Embedding YouTube videos allows them to load much faster, thereby saving your bounce rates and allowing for a more seamless user experience, especially on mobile devices. It also allows you to mitigate any server bandwidth or data allocation issues which could result in bottlenecking of performance which can only be fixed by increased web hosting costs.

What’s more, YouTube makes it quick and easy to make a thumbnail from any frame within your video. This allows you to choose an image that compels users to click on the video. Which brings us to…


Pick the right thumbnail

You’re likely used to wording and writing compelling CTAs to encourage users to click on a link, join your email list, buy a product or carry out some other action that will benefit both them and your enterprise.

The right thumbnail is just that: a call to action. It encourages the user to watch the video just as a book’s cover compels browsing shoppers or library-goers to read. As such, your thumbnail should serve as a visual encapsulation of your target keyword.


Here are some quick tips for choosing the right thumbnail:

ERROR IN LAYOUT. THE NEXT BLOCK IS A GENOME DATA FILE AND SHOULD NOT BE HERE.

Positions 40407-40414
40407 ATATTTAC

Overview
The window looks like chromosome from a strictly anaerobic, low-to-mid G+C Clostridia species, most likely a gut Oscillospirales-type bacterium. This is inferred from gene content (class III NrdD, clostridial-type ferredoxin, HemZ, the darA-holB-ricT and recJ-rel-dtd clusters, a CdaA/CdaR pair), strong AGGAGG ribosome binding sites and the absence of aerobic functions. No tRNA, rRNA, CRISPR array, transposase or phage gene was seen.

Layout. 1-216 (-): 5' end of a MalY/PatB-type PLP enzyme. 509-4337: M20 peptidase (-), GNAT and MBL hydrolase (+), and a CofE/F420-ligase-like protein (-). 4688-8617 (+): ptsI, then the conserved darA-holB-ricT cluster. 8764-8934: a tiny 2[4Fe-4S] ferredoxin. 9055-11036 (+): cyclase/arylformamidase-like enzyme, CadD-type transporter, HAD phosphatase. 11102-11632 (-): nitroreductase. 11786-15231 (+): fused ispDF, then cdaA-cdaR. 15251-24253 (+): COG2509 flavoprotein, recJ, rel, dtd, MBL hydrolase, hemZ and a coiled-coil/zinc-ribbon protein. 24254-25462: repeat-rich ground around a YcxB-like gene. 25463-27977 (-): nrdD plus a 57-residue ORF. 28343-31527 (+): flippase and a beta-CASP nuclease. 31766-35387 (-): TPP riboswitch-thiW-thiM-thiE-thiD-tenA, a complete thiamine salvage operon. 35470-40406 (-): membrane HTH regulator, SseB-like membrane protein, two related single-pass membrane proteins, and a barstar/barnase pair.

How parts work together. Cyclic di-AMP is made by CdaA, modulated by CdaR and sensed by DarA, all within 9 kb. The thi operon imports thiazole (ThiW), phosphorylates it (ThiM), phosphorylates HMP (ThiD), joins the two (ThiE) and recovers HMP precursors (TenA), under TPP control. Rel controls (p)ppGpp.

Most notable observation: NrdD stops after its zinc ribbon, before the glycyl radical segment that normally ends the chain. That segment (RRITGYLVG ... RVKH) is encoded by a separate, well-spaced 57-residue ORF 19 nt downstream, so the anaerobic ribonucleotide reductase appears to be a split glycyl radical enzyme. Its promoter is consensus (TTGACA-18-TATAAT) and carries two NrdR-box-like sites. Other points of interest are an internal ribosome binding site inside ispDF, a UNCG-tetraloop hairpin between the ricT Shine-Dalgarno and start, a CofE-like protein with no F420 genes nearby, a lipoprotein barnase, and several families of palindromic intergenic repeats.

• Make sure it’s in the right aspect ratio (16:9)
  • Make sure it’s an image that’s easy to recognise on all kinds of screens (facial closeups work best).
  • Choose an image that gets the user’s attention and provokes their curiosity (while still remaining congruent with target keywords).
  • Make sure that there’s nothing Google image recognition software will filter out (e.g. the YouTube logo).
  • Make sure there’s no salient information in the bottom right hand corner (this is where YouTube will overlay the video duration).


If you can’t find a frame that ticks all of the above boxes, don’t despair. You can create your own thumbnail using whatever imaging software you see fit or manipulate a frame from your video to add more compelling information.

Add closed captions

It may be tempting to use YouTube’s own ASR (Automated Speech Recognition) captions. After all, it will save yourself the time and effort of adding your own closed captions for users who are hard of hearing or who are viewing your video through a mobile device with the sound turned off.


ASR and accuracy

The trouble is that ASR has accuracy issues at the best of times. The best ASR software struggles to achieve over 85% accuracy and YouTube’s is only around 70% accurate. This could be embarrassing for your brand and undermine the professionalism and quality of your video content overall.


Google penalises spam… and inaccurate ASR could be misconstrued as spam!

Not only is adding your own closed captions a much better look for your brand, it also ensures that your video will look more favourable to Google’s search crawlers. Text that is generated through automation, on the other hand, risks falling afoul of Google’s stringent ‘anti-spam’ policy which will penalise any metadata which looks like random words jumbled together.


Better for Google, better for viewers